When a Home Inspector Finds an Issue

Imagine you've found the perfect home. You love it. You've made an offer that's been accepted. So far so good! The only catch? You've wisely made the offer conditional on passing a professional home inspection.

What happens if that home inspection reveals a major issue?

First, you should know that, depending on the age of the property, a home inspection will typically turn up at least a few areas of concern. The inspector might find loose insulation in the attic that is thinning out or roofing shingles that will need replacing in two or three years.

Issues like those are not usually deal-breakers.

However, if the home inspector finds a major issue — such as old wiring that's worn and presents a safety concern — then you're facing a potentially high cost of repair should the deal go through.

In a situation like that, as your real estate agent, I will address the issue with the seller, usually through the seller's agent. Since neither of you will want to lose the deal, the seller often agrees to get the repair done at his own expense or, have some or all of the estimated repair cost deducted from the sale price.

Will the deal be in jeopardy? Usually not. In most cases, if you have a real estate agent like me working in your best interests, it all works out.

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Taking the Stress Out of Selling your Home

For some people, the thought of listing their home for sale is stressful. They worry about all the things they have to do — and all the things that might go wrong.

Luckily, it doesn't have to be that way. Here are some tips for making your home sale go smoothly:

· Give yourself time to prepare. If you're thinking of selling six months from now, start preparing your property now. Do any necessary staging, and get it looking its best. Avoid doing these tasks at the last minute.

· Set the right price. Pricing your property too high will likely result in few, if any, buyers coming to see it. You might end up having to lower your price later, causing your home to linger even longer on the market. That's stress you don't need!

· Have a flexible viewing schedule. If you make it too difficult for buyers to see your property, they might lose interest or simply choose to buy another home. Be as flexible as possible when a buyer wants to view your property.

· Plan get-away activities. When a buyer comes for a scheduled viewing, don't be home. Instead, plan some fun activities for your family. Think: playground, shopping, cycling, the zoo, etc.

· Accept the ups and downs. Prospective buyers might say they love your home and plan to make an offer. Then you don't hear from them again! It happens! Accept the inevitable ups and downs of selling your home.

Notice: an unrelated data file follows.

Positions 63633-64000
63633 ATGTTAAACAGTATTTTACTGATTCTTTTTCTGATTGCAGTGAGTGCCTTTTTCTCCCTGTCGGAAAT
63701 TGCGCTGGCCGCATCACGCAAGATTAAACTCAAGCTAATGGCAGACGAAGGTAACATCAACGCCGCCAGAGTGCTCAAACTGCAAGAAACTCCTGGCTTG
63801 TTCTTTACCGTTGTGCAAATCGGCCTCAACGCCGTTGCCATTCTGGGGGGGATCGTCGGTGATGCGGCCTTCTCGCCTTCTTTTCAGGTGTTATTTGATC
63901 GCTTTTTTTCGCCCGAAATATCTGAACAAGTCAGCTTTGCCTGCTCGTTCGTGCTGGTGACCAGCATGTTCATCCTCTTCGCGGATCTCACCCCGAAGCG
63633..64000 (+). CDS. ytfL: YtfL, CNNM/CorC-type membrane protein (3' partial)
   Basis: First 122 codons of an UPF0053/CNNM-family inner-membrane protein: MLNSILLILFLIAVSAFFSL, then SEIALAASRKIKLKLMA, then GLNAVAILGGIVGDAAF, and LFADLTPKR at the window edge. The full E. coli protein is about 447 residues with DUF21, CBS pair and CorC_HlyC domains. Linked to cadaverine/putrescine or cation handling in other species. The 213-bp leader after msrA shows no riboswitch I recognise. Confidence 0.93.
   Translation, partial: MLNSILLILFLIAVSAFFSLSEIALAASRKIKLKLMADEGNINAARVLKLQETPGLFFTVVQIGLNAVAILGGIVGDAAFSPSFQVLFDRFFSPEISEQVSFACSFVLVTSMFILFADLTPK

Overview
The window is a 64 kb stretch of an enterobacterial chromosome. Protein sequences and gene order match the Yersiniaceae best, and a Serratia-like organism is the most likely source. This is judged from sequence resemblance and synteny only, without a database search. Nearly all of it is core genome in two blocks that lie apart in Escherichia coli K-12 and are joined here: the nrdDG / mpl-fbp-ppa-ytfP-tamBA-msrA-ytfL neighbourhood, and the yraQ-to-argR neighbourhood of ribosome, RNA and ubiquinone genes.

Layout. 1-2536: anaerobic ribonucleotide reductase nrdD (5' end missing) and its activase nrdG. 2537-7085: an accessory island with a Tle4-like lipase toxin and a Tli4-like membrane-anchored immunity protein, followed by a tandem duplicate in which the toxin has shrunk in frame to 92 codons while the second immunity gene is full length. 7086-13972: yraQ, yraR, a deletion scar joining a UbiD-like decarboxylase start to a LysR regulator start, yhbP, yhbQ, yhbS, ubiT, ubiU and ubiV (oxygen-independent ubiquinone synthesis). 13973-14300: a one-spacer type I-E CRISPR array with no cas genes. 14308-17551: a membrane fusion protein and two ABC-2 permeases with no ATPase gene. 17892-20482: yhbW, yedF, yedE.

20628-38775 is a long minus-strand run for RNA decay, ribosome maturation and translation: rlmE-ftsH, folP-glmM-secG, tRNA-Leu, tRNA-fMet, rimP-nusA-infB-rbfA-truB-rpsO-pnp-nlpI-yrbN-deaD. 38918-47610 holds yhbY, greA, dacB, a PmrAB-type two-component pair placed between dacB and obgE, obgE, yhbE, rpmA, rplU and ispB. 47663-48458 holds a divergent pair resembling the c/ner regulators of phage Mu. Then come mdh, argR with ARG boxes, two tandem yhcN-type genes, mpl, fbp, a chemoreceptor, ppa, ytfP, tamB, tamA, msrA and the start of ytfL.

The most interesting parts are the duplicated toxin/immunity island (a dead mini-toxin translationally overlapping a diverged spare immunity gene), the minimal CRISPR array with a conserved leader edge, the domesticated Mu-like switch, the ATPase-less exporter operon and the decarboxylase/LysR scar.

· Get help with repairs. You'll probably have things that need to be fixed around the home, like a dripping faucet that needs repair or a room that needs painting. If possible, hire a professional to do some of that work.

· Finally, work with a great real estate agent. That will make the biggest difference in ensuring your move goes smoothly and stress-free.

Looking for a real estate agent like that? Call me!

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How to Buy a Home in a "Hot" Area

Is there an area you'd love to get into that's "hot"?

In other words, an area where, as soon as a new home comes up for sale, buyers are clamouring to see it? It can be intimidating to try to buy into a neighbourhood like that. On one hand, it's the type of area you'd love to call home. After all, there are good reasons why it's so popular! On the other hand, you might be discouraged by the competitiveness and prices.

If you want to live in that neighbourhood, there are a couple of things you can do that will increase your chances of success.

The first is to create a strategy. Most buyers rush to see a listing in a desirable area only when it shows up on MLS — or sometimes only when it's advertised. You'll have a better chance of getting into the neighbourhood if you are alerted the moment a property comes up for sale and you have pre-arranged financing. You’ll get to the head of the line and be ready to make a credible offer.

The second option is to consider targeting other neighbourhoods with similar characteristics. You may have long-dreamed of living in Prestigious Area A, yet there might be a Hidden Gem Area B that is just as good. Maybe it’s even better!

Ultimately, your goal is to find the home you want in a neighbourhood you like. The right strategy will get you there.

Contact me for more information.

Andrew MrozComment
Finding a New Home on a Tight Schedule

Wouldn't it be nice if you had all the time in the world to find your next dream home? You could leisurely browse the current listings, select homes you'd like to see, schedule visits on dates that are most convenient for you, and make an offer on a property only after you've had plenty of time to consider all the alternatives.

Sure, that sometimes happens, but it's not typical. Often, people shopping for a home are on a timeline.

Sometimes a very tight timeline. So how do you find your next dream home when you don't have all the time in the world?

First, you need to develop a clear picture of the home you're looking to buy. How many bedrooms? What size of property? What type of structure (two story, back split, etc.)? Then, you need to list your preferences. These might include "large kitchen" or "main floor office".

Once you've completed that exercise, you'll have a more detailed profile of the type of property you want. That will make it easier to decide which of the listings on the market you want to see.

You should also narrow down the area in which you'd like to live. If you have three or four targeted areas, and only consider listings in those areas, your home search will be much faster.

What if you don't know the neighbourhoods well? Visit a few. Drive around. Explore. Get as much neighbourhood data as possible, such as demographics, recreational activities, parks, shopping, schools, etc. Then choose the neighbourhoods that fit your lifestyle.

Finally, the best way to find a new home on a tight schedule is to work with the right real estate agent — someone who, like me, is experienced in the local market. Call me anytime.